Haihai (meaning Sea Sea), a baby Minke whale, is the star feature exhibit of this blockbuster exhibition. At 3.08 meters high, 6.2 meters in length, 2.55 meters in chest circumference and weighing in at 3000kg, it is an awesome sight! Hai Hai has won two world records (the world’s first plastinated ocean Mammal; and the world’s first plastinated specimen of a whale displaying its internal organs and structure). This exhibit is a true “Spirit of The Ocean”.
They are named after their incredibly long thresher-like tail fin, 50-100% of the length of their body. They can use this as a weapon to swipe and stun prey.
They typically live alone but may join up for hunting.
Thresher sharks are able to breach from the water, often performing twists and turns much like a dolphin.
Unusually for sharks, threshers are warm blooded, meaning they can control their internal body temperature.
They do not have a specific breeding season, but give birth to 2-4 live young at a time, known as ‘pups’. They can live up to age 20 or more, but mature late, with females reaching breeding age around 8-14 years.
All dolphin species have streamlined bodies, and modified front limbs to form flippers, making them extremely efficient swimmers.
All have a layer of blubber to insulate them against the cold of the water.
Males will mate with multiple females in one year, whilst females tend only to mate every two to three years, producing an offspring for which they bear sole responsibility in the spring/summer.
Dolphins are regarded as one of the most intelligent animals on earth. They are highly social animals and communicate effectively with one another using a series of clicks and whistles, as well as potentially jumping and spinning out of the water.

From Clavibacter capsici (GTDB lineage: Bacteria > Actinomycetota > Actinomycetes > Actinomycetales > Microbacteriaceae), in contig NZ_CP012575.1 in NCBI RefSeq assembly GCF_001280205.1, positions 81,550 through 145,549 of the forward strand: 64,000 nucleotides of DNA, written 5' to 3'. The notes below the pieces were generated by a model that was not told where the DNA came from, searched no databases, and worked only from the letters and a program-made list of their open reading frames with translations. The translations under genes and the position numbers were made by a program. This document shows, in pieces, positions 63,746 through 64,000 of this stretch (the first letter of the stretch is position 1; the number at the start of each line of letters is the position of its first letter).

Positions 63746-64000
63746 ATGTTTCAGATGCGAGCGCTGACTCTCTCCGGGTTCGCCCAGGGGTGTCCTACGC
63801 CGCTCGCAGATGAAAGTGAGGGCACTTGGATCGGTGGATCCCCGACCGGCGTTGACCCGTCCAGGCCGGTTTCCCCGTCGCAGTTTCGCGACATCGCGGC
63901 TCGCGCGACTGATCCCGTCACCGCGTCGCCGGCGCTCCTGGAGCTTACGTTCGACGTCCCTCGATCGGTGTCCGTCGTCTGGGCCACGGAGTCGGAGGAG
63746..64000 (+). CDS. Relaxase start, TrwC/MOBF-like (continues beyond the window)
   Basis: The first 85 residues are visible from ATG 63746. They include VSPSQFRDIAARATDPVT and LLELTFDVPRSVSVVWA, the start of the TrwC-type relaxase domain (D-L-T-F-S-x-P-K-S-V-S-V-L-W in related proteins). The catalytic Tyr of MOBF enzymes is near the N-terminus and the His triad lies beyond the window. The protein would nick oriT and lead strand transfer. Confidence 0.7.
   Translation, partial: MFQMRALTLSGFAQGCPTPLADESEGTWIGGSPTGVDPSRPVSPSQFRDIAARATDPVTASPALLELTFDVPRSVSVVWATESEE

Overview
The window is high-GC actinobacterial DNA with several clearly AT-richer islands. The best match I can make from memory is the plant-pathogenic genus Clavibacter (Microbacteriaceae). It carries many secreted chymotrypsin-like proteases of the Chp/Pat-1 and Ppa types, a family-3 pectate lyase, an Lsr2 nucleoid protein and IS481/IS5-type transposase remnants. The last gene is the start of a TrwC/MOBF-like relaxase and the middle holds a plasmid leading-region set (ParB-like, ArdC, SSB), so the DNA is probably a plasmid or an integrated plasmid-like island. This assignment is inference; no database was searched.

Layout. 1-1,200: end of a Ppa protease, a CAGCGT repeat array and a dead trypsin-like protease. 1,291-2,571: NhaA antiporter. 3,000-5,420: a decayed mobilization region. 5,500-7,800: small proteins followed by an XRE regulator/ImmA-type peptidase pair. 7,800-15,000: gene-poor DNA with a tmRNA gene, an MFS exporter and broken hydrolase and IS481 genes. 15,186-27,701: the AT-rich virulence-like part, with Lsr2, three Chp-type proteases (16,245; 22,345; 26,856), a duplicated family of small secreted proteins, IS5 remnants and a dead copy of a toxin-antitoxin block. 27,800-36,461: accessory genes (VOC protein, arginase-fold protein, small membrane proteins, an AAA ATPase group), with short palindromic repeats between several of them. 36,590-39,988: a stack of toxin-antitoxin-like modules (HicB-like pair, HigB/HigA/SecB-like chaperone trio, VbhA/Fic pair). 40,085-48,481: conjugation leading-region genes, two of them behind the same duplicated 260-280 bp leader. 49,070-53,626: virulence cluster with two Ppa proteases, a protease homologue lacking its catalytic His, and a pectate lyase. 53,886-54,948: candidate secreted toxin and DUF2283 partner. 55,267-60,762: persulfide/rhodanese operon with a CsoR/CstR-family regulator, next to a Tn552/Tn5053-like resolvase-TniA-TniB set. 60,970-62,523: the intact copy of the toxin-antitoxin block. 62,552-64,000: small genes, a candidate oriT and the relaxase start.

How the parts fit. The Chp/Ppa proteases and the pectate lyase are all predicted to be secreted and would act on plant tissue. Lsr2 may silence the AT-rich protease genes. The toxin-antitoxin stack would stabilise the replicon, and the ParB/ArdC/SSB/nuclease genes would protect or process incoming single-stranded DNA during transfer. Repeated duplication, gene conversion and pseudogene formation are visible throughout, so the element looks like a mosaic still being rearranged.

Dolphins sleep with one side of their brain at a time.
They live up to 70 years old, making them the longest living cartilaginous fish.
They can dive to depths of up to 1200m, but are traditionally considered to be coastal dwellers.
The great white’s darker upper colouration and lighter underside make it well camouflaged to sneak up on prey by blending in with the ocean below, and the sky above.
They have an excellent sense of smell, able to detect one drop of blood in 100l of water. They also have a 6th sense; using an organ called the ‘ampullae of Lorenzini’ to sense the electromagnetic field of any moving animal in the water.
Unusually, the great white is capable of lifting its head out of the water to look for prey, known as ‘spy hopping’, which is also carried out by many marine mammals, such as whales.
Whale sharks are estimated to live between 70 and 100 years, reaching sexual maturity at around age 25-30.
The females produce eggs, but give birth to live young, and keep sperm from one mating to produce a steady stream of offspring over a longer time period.
Each whale shark has its own unique pattern of spots, much like human fingerprints.
Females can produce more eggs than any other known vertebrate in the world, up to 300 million at a time.
It resembles simply a fish head with a tail.
Its main body is flattened laterally, with its name Mola meaning ‘millstone’ in Latin, reflecting its brown/grey, rough skin and round shape. The English name sunfish refers to its habit of basking in sunlight at the water surface, although they spend more time hunting at depth.
The reason it can grow so large is that its bony structures are composed of the lighter material cartilage.
Its teeth are fused into a beak shape, and it has pharyngeal teeth in its throat.
They are harmless to people, but can be very curious and will often approach divers.
Sliced Shark will let you see cleared what’s inside the Shark’s full body.
Its name is derived from the unique shape of its forehead.
It is typically coloured shades of brown above and yellow/white below.
Its mouth is on the underside of the head, and is made up of flat, plate-like teeth for grinding the shells of its prey.
It has a small, poisonous, barbed spine behind its dorsal fin and a long tail.
Its fertilised eggs are hatched internally, giving birth “live”, usually to a single offspring.
They make long spring migrations in large schools and are thought to cause damage to seagrass and commercial shellfish beds.